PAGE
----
Posts Tagged "scrap reduction"

The definition of warranty varies depending on the nature of product being used by the consumer. For a product as intangible as an insurance policy, warranty may be defined as percentage of eligible claims settled by the insurance company in given time-period. However, manufacturing companies produce tangible products. In such scenarios warranty is almost always defined either in terms of time or in terms of in service load cycles product is expected to survive. Both parameters are often related to each other depending on the frequency of use. Moreover, in service load values varies a lot from one geography to the other as well as from one user to the other. Have you ever come across a car that is always driven on roads of a constant surface quality? Have you ever seen two drivers who maneuver their cars in a perfect identical fashion? If not, there is a statistical aspect to be considered as well. Nevertheless, customer do not realize how difficult it could be to define a warranty of a physical product. They treat it as a simple number on warranty card and if the product fails before the warranty expiry period, they feel cheated and their response is often something like this:

It is true that several critical parameters should be considered to define warranty of a physical product with precision. Many of such parameters are either very difficult to measure in house or to collect from external resources due to their seasonal, spatial or statistical nature. Thus, it is impossible to narrow down warranty failure instances to absolute zero. However, it is possible to reduce cost and unpleasant experience associated with such instances by reducing their frequency.

In case of a physical engineering product, often used in transportation, aviation or healthcare industry, virtual testing for durability is an effective method of containing warranty costs. Here we are talking about using finite element analysis approach using FEA codes such as Abaqus in combination with durability codes such as fe-safe.

In any given fatigue analysis workflow, a structural FEA solver as well as fatigue solver are present. The output from FEA solver serves as one of the input for fatigue solver. The FEA simulation is carried out either by applying a unit load or the entire variable load depending on the nature of problem. The minimum needed output may be either principal stresses or combination of principal stresses, principal strains and temperatures depending on the physics of the problem. The second input for fatigue solver is the in-service load data files and it may be optional in certain cases. These are real time digital files that capture fluctuation of loads in different directions over a given time. They are created using data acquisition techniques and are compatible with well-known fatigue solvers such as fe-safe. Once they are entered in the workflow, they serve as a multiplier to respective unit load data set to generate a 3D stress cycle. Both uniaxial and multi axial load scenarios are supported along with multiple block loadings.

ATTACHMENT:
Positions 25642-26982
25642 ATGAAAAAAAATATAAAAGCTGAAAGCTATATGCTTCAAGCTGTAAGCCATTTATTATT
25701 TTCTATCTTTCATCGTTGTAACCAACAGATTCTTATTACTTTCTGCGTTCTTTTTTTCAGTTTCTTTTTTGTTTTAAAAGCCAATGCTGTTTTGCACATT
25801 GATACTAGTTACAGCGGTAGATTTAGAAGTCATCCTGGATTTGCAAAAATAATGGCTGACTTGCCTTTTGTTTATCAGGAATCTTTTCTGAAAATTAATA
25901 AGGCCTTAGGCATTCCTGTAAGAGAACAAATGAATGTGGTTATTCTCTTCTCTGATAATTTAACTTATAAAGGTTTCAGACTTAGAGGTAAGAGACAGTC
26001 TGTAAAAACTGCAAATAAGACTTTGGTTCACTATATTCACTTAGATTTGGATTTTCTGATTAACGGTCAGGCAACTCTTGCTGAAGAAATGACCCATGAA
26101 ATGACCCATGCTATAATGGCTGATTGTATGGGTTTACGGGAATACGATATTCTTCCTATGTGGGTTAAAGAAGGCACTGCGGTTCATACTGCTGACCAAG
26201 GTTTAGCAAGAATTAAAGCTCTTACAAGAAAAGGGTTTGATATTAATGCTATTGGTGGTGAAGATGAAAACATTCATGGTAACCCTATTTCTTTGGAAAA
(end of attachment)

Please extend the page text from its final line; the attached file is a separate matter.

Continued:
The third input is the fatigue material properties. This could be either a stress-life curve or strain-life curve depending on physics of the problem any type of fatigue algorithm used. A good news is that fe-safe has a well-defined material databank of commonly used metals and alloys. If needed, this material data can be customized.

Once these three inputs are defined, fatigue problem definition is complete and solver is executed to provide the output in desired forms: cumulative damage, damage per block, cumulative life in terms of hours/days/load cycles etc. The numeric values are all printed in text files while a fatigue contour can be seen in a binary file compatible with most FE post processors.

An advanced fatigue workflow could be one involving fatigue optimization. In this workflow, it is possible to define fatigue as one of design response that could be minimized using shape optimization code such as Tosca. It is further possible to incorporate various types of manufacturing constraints in such an optimization.

Though a fatigue simulation workflow is well defined, it is not easy to execute. It is still beneficial to adopt this methodology because physical testing is often time consuming and manual hand calculations are not valid for complex loading cycles. If customers understand the complexity involved, they may be able to accommodate margin of errors in product warranty cards.

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